We’ve always considered the digital a replacement for the mundanity of real life, but that’s simply not how it goes. It was just a year ago that Grimes said she wanted to do a hologram tour- and I think we know now how corny that would be. Virtual shows don’t exist to provide some half-baked simulation of the real thing - instead, they both satisfy vastly different needs for their audiences.
Virtual is not a replacement for the physical for fans - it’s simply an augment, one where creativity can flourish, unchecked by gatekeepers.
A still from reinabe’s set during Zoom Lens’ event, ZL420.
In fact, part of the virtual festival’s appeal might be its capability to combine big money blockbuster production value with DIY atmosphere. Seeing artists as big as Charli XCX perform on Minecraft for free with profits going towards a generous cause and getting to experience smaller acts who you might not have heard of but know how to utilise the unique space afforded to them on the internet masterfully - it’s a unique experience that’s only competing with itself.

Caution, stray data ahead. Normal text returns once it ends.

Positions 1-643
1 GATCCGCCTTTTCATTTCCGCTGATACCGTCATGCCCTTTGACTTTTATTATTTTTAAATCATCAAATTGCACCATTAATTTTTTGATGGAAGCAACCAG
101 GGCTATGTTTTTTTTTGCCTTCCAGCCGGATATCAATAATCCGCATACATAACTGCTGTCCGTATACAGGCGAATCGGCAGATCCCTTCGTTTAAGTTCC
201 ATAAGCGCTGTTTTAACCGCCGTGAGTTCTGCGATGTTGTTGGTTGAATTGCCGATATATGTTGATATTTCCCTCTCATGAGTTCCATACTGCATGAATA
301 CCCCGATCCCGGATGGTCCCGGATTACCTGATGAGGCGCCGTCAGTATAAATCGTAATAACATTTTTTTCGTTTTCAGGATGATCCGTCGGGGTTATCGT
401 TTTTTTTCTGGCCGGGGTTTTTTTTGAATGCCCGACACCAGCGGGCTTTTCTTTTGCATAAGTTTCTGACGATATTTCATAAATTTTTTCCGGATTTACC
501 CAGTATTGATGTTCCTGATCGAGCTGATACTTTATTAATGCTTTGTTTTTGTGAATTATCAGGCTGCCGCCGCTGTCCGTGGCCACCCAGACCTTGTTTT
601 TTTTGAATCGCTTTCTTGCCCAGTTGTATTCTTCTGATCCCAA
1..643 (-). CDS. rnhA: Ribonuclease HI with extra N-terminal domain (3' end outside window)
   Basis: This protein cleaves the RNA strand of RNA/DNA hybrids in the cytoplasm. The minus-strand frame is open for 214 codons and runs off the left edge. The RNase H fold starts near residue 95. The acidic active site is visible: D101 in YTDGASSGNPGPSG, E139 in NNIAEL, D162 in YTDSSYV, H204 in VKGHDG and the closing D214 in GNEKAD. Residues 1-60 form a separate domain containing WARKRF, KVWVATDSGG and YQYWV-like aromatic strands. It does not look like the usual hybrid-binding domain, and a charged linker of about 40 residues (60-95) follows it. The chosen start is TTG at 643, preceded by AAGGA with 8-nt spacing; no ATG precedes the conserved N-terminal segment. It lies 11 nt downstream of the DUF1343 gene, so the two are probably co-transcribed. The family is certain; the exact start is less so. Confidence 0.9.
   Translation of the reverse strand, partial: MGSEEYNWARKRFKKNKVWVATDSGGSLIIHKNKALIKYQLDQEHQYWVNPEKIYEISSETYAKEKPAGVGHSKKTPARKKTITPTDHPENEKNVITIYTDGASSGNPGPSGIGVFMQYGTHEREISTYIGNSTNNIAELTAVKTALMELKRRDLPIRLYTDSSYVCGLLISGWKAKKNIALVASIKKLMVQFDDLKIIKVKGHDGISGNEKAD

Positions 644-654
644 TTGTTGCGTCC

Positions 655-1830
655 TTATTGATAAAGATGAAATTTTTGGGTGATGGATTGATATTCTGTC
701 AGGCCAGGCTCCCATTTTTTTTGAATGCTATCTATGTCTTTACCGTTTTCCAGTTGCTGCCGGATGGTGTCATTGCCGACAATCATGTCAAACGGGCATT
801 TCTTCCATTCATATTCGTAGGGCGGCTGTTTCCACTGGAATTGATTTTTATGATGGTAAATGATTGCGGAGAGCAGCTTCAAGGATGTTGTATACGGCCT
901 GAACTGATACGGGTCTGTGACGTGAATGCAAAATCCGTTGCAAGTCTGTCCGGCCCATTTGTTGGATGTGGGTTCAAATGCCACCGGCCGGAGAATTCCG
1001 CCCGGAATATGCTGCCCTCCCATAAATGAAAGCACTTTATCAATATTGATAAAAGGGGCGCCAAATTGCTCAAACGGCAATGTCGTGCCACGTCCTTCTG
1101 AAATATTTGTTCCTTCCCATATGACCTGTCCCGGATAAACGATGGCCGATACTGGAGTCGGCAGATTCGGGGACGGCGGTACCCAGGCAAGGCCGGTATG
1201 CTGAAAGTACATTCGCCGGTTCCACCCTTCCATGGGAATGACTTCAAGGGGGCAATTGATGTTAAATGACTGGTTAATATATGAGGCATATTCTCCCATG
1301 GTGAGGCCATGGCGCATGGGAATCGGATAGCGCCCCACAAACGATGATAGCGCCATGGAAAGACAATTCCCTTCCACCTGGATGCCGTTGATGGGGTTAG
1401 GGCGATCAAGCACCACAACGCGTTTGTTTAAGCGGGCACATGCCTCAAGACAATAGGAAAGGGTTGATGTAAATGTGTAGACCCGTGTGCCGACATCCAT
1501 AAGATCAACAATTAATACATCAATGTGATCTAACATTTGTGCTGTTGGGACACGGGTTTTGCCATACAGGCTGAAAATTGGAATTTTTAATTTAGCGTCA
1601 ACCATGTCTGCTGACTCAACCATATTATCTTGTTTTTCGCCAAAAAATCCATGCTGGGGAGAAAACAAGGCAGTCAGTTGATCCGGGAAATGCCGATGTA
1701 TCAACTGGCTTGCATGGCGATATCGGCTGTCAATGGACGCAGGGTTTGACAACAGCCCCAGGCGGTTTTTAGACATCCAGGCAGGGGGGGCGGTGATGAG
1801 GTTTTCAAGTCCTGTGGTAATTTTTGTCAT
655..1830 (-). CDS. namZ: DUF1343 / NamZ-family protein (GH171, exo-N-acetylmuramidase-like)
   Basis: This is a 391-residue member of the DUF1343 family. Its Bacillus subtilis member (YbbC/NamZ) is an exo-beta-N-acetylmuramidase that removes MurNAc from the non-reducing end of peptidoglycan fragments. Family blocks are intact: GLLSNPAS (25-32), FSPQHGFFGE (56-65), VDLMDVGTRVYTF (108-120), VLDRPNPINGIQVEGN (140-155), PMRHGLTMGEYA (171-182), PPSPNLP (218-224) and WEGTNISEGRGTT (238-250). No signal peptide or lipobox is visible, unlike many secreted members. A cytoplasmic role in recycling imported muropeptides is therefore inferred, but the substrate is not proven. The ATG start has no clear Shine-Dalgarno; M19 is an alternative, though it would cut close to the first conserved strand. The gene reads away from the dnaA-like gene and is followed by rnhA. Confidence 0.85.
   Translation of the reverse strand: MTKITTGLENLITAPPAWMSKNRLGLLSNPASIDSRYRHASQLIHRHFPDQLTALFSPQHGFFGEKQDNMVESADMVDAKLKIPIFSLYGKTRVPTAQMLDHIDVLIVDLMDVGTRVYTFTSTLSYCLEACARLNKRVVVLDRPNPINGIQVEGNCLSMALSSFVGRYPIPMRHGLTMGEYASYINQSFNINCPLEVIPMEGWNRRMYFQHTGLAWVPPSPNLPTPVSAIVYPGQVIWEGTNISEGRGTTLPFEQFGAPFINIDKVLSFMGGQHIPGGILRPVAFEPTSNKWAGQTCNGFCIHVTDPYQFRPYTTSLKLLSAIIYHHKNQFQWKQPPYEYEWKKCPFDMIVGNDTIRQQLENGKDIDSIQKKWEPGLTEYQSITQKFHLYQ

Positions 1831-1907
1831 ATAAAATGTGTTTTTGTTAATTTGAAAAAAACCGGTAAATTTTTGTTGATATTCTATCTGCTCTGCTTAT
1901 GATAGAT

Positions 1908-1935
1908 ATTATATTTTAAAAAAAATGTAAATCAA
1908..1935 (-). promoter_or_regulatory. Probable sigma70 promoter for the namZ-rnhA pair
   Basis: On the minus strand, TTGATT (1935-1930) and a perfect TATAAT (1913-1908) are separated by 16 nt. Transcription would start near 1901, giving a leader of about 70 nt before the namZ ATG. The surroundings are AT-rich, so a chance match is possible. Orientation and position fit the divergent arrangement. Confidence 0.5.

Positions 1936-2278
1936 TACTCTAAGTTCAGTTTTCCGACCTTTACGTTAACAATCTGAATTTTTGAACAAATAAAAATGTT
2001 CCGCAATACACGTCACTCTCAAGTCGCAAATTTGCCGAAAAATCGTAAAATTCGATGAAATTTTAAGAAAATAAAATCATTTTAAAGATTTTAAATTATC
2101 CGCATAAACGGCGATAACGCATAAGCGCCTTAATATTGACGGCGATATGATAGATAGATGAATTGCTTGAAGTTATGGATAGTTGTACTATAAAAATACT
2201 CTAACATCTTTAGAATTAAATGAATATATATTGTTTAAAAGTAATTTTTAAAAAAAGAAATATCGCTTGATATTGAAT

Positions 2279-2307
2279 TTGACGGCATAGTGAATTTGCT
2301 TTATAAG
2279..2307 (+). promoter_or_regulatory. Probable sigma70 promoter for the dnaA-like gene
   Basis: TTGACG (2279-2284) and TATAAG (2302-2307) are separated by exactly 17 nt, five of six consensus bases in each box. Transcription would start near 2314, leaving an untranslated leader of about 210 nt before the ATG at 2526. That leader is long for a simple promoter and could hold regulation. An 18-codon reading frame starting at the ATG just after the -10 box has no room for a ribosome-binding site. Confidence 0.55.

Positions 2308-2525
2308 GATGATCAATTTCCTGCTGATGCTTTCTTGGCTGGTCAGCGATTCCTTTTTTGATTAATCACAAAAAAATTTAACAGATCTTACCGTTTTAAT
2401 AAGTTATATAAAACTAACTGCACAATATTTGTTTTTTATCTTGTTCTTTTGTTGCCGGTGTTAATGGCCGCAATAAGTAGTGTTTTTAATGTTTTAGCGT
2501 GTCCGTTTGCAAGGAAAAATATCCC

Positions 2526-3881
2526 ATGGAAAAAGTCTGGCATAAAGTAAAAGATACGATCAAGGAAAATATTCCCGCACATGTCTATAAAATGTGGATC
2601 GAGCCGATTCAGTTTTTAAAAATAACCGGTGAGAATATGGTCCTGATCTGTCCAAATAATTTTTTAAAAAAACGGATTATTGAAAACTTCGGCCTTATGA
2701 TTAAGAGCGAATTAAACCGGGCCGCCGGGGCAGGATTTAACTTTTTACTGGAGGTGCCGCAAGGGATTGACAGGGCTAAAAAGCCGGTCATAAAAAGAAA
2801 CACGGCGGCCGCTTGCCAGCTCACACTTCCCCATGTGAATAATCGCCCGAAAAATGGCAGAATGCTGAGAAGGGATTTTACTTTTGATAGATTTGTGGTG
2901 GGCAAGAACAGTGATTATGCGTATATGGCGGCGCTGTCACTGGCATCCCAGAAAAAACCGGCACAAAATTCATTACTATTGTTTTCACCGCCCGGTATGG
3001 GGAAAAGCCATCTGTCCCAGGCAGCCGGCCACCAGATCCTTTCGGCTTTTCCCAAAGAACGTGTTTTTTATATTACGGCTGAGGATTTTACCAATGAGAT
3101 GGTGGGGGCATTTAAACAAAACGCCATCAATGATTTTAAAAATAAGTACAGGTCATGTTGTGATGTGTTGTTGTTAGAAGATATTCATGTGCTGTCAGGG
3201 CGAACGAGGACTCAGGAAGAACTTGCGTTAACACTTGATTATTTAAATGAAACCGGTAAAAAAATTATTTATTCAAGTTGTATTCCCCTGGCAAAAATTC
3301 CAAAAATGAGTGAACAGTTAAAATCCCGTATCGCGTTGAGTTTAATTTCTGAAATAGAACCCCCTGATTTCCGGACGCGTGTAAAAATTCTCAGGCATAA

And hopefully there’s one thing we’ve learnt from this terribly isolating time in human history, and that is how to use music to connect better to each other and create safe, encouraging, creative spaces online. Music festivals had never been just about the music, they were always about the community. That doesn’t have to change, and there’s no reason we can’t recreate the feeling of finding that group of people who accept you through something as universal as music, even if it’s over the internet this time.
Hopefully, when we were boxed in, we found a way to create hope through these networks. And hopefully, if you were feeling disillusioned at the state of music right now, this can help you feel that hope again.
And finally, hope you’re doing well.